A user can mute another user, meaning they just won’t be able to see their message but the muted person can still follow them. If a user choose to block another one, the blocked person wont be able to follow the blocker. As the Fediverse is composed of multiple instances, a user can also choose to mute or block a complete instance. The user can also choose to report another one to the instance moderators. This set of actions is also available at instance-level where an administrator can choose to block a list of other instances. This list is also available in the About page.
The user moderation capabilities.
The instance can choose to moderate another instance with the following tools :
- Filtering media : medias originating from these instances won’t be processed or stored locally, the user will have to click on the link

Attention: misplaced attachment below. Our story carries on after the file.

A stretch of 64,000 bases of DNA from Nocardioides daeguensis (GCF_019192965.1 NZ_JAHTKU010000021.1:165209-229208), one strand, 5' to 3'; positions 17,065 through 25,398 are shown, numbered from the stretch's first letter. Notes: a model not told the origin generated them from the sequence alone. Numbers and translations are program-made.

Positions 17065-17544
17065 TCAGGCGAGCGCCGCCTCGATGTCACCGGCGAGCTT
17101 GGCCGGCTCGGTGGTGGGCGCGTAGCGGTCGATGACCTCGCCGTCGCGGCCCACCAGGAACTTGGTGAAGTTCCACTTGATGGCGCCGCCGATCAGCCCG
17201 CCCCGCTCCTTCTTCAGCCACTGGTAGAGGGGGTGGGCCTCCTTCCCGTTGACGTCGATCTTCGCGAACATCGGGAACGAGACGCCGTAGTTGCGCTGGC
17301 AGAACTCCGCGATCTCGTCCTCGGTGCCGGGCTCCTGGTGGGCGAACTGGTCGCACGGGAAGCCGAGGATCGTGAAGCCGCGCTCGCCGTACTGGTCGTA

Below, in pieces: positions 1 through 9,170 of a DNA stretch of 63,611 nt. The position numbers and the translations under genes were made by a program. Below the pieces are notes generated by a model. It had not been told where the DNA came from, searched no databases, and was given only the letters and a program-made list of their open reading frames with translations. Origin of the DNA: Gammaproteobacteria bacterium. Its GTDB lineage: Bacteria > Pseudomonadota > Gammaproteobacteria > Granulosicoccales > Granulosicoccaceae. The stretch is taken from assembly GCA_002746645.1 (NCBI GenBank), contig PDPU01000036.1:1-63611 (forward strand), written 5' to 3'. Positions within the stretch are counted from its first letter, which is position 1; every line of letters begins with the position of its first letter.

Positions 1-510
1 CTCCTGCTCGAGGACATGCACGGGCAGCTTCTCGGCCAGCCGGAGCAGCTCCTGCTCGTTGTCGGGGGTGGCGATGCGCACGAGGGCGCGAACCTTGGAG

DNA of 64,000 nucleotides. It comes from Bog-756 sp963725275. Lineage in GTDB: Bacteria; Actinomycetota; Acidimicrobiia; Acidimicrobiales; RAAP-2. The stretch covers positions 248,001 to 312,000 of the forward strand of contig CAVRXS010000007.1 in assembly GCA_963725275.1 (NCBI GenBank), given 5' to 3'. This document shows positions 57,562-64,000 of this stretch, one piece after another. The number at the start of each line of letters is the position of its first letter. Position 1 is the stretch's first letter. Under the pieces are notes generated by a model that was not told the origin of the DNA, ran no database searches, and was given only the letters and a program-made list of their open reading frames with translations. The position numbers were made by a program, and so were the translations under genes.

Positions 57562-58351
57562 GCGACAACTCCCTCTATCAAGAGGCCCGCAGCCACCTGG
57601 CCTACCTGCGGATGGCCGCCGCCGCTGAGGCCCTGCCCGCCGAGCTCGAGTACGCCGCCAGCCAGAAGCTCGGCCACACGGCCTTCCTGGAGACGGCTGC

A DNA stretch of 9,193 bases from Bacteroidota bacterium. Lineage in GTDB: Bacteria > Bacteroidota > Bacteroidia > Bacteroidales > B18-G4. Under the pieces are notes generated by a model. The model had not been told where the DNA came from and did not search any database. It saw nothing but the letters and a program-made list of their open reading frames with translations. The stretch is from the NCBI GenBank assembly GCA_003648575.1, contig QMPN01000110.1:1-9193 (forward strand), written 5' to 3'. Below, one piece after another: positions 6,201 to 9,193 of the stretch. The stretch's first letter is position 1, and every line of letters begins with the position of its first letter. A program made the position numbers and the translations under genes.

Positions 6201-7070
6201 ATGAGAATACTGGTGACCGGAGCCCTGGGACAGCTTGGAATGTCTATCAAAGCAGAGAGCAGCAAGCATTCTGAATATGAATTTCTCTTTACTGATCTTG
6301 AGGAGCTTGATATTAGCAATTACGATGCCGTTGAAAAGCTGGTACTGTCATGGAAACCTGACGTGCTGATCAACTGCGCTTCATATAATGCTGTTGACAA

- Limiting the server : posts originating from these servers won’t be available in public timelines and conversations, no notifications will be generated
- Suspending the server : it’s impossible to interact with it
Basically : there is no automated moderation on Mastodon. Every moderation action is humanly-curated.
The Local timeline versus the Federated timeline
This is something that may be confusing for people used to Twitter. Because of its federated nature, Mastodon offers three timelines :
- The Home timeline : this is the one where the toots from the people you follow are displayed.
- The Local timeline (or Public timeline) : this is the flow of toots of the instance where your account is. You will see here every users public toots
- The Federated timeline : This is the flow of toots originated from every instance connected to the one of which you are. To compare with Twitter, it would be the flow of all Twitter messages.